Most of my readership work in the world of InfoSec, and within that there is likely to be a wide spread of political views. Unless any of you are die-hard Union activists or old-fashioned beer-and-sandwiches lefties, you may not be aware of an event that took place at the weekend, Netroots UK. It was a UK version of the US Netroots Nation which has been around for some years, and is a movement that seeks to influence debate, predominantly from a leftwing perspective. The UK variant was the first of its kind here, and drew together student campaigners, anti-racism campaigners, TUC leaders and union activists. The theme was how they could act cohesively to raise awareness of the issues they support and how to further their causes. Traditionally the left has a poor record of such cohesive activity, often leading to the divide and conquer approach succeeding when utilised by their opponents.
Key to the discussions this past weekend was dissemination of ideas and organisation, i.e. social media and the internet. The conference itself was organised initially by bloggers (although sponsored and hosted by the TUC) and some of the key speakers were notable bloggers such as Laura Penney. This is a topic that InfoSec professionals need keep a periodic eye on. Ignoring the poilitics of the movement, there are two issues that should be of note:
1. As I have stated, the left has a history of a fragmented campaigning. However, when it gets itself galvanised, it is able to mobilise large numbers of people to the cause, often on the fringes of the usual core support (i.e. the Iraq War marches were swelled by groups outside of the typical leftwing marching community). If this happens, you have a large group of people able to use the internet and social media to organise themselves. This could easily translate to cyber protests, hacking, mass emailings and DDOS attacks of a fashion not seen before. It’s not even beyond the realms of possibility to imagine websites/messageboards/public inboxes of HM Gov, Local Gov or even sensitive commercial organisations (e.g. animal testing companies, defence contractors) being attacked and taken down. In the case of public sites, these attacks could prevent genuine emails and traffic from getting through and slowing/stopping public services being provided.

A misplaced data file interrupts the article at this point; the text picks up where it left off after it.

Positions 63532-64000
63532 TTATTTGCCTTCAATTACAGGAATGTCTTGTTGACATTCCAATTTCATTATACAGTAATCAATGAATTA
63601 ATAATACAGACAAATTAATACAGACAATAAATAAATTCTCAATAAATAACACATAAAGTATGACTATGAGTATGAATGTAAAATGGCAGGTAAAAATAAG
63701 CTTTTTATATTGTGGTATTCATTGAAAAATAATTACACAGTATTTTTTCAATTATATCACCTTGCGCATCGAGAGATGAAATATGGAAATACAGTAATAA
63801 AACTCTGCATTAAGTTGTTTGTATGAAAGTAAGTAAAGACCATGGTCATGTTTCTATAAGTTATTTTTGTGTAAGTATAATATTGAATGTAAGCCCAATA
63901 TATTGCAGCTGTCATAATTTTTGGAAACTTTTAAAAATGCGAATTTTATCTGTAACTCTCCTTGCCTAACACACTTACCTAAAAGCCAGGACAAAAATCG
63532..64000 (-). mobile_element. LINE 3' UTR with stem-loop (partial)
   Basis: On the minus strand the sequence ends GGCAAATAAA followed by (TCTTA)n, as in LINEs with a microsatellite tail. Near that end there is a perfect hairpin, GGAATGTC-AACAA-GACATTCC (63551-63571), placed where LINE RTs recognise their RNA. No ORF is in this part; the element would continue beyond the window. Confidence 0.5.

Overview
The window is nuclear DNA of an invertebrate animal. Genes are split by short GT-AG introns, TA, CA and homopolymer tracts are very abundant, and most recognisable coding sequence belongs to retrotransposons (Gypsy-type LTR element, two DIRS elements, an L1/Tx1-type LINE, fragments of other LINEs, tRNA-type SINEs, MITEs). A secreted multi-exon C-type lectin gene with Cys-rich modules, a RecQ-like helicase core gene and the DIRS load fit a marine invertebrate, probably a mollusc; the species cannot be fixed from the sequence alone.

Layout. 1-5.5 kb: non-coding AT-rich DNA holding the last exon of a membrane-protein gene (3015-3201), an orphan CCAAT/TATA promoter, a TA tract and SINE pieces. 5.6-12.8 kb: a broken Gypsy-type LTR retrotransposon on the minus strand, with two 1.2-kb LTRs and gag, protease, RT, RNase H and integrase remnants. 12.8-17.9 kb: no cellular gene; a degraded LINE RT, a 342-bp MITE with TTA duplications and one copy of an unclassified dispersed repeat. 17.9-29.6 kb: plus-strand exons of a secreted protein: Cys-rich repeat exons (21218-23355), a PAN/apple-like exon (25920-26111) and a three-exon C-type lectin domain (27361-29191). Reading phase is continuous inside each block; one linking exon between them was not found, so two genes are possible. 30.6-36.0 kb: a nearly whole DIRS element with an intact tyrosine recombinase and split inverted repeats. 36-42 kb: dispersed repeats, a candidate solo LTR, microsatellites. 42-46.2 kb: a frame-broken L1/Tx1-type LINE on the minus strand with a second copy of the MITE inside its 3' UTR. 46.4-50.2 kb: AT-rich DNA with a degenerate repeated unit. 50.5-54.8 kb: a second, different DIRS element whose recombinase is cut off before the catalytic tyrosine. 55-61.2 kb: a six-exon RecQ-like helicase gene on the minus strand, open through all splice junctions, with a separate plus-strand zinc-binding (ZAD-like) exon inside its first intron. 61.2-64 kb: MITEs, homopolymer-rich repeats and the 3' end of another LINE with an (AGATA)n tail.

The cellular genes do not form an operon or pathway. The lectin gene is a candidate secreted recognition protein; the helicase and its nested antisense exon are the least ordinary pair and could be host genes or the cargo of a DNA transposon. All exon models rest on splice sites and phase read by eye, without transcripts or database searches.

2. Frankly, even if they don’t get organised, the Wikileaks saga has taught us that small groups of activists with technical know-how can deliver hammer blows to systems. Their reach is far beyond the size and scope that traditional methods of protest would have given them. As examples, Tunisia, Sweden, South Korea, Australia as well as the US have all seen Government websites taken down by DDOS attacks. This ability is still in its infancy and sends a shudder down the spine with its potential.
So, you ask, what does it matter if a few Government websites are taken down? The answer is that with the cuts biting all across the globe, the accent is on ‘channel shift’ – i.e. providing public services through a cheaper medium, and the internet is the medium of choice. Across the world, everything from council tax bills to voting is starting to move online. It’s not a huge stretch to imagine full-blown electoral processes happening online, and they are surely a potential target for activists. I picked on the left today as it’s newsworthy, but any group of any persuasion with an axe to grind has an opportunity to disrupt democratic process through technology.
We as technology and security professionals have spent years arguing that the democratic process can be enhanced through the use of technology. It appears that we have won the argument, and as such we can now reap the rewards of that success. Part of that reward is that people will try and wreck it for their own purposes and we must be vigilant in exactly the same manner in which we protect traditional democratic processes. Keep your eyes open and your ears to the ground as this is only going to get bigger.